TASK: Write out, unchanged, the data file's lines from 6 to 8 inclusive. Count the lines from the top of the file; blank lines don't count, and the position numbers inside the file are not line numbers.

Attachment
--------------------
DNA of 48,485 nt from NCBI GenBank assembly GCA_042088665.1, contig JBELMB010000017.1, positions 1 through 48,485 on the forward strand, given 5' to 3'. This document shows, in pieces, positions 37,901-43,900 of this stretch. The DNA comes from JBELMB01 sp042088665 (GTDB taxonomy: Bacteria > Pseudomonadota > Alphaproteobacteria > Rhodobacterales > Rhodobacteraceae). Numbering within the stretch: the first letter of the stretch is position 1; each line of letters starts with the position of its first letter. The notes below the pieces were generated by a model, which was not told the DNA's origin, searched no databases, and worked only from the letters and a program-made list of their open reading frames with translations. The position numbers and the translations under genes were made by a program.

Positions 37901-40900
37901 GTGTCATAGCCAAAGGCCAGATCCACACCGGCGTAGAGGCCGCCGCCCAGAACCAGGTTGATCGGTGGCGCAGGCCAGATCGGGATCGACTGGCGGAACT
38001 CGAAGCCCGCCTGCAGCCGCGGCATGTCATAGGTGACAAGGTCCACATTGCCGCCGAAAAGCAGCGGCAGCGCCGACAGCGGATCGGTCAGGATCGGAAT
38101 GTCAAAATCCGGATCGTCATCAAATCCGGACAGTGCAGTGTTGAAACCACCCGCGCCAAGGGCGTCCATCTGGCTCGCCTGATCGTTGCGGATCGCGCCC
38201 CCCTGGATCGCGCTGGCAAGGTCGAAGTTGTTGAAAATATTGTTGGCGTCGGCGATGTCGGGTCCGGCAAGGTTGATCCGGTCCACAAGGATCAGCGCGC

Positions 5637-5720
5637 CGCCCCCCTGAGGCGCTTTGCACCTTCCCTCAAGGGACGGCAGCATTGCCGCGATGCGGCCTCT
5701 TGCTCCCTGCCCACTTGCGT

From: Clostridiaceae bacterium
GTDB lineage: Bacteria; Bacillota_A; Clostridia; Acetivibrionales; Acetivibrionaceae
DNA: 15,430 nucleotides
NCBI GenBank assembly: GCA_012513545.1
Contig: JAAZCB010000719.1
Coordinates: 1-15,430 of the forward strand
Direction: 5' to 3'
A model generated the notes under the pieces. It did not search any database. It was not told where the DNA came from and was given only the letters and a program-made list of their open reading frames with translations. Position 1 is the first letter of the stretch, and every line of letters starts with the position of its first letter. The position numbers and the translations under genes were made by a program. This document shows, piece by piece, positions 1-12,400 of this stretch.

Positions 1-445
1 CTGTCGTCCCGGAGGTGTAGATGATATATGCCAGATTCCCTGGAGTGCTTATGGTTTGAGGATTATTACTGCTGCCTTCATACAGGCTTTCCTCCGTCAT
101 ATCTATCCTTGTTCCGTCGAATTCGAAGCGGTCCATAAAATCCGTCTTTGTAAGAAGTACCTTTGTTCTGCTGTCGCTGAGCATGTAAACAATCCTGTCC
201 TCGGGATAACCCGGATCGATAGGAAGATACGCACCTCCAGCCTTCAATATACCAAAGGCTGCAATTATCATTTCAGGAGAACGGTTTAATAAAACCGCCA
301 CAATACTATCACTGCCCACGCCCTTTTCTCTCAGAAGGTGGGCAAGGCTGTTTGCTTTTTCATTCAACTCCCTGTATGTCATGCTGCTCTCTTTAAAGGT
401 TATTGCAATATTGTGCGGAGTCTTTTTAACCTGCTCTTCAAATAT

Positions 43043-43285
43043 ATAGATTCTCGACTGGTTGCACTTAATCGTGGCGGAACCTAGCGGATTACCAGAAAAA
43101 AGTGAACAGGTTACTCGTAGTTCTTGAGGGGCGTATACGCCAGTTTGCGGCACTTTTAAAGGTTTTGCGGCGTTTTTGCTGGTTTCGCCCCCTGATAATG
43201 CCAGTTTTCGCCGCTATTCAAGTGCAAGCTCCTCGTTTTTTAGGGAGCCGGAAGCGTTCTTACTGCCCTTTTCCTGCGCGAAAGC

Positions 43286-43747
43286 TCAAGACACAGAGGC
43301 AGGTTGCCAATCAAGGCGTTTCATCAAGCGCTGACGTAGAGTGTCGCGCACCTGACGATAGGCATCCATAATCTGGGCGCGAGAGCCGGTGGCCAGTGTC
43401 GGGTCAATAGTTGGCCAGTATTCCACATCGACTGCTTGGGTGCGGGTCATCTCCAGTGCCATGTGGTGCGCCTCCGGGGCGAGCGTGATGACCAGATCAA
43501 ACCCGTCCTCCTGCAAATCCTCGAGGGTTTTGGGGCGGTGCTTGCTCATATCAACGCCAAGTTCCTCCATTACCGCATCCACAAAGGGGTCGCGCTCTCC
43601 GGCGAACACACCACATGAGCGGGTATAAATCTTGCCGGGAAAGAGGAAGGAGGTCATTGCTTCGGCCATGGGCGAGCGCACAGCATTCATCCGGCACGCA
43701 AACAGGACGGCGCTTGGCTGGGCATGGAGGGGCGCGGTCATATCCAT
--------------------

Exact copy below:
38201 CCCTGGATCGCGCTGGCAAGGTCGAAGTTGTTGAAAATATTGTTGGCGTCGGCGATGTCGGGTCCGGCAAGGTTGATCCGGTCCACAAGGATCAGCGCGC

Positions 5637-5720
5637 CGCCCCCCTGAGGCGCTTTGCACCTTCCCTCAAGGGACGGCAGCATTGCCGCGATGCGGCCTCT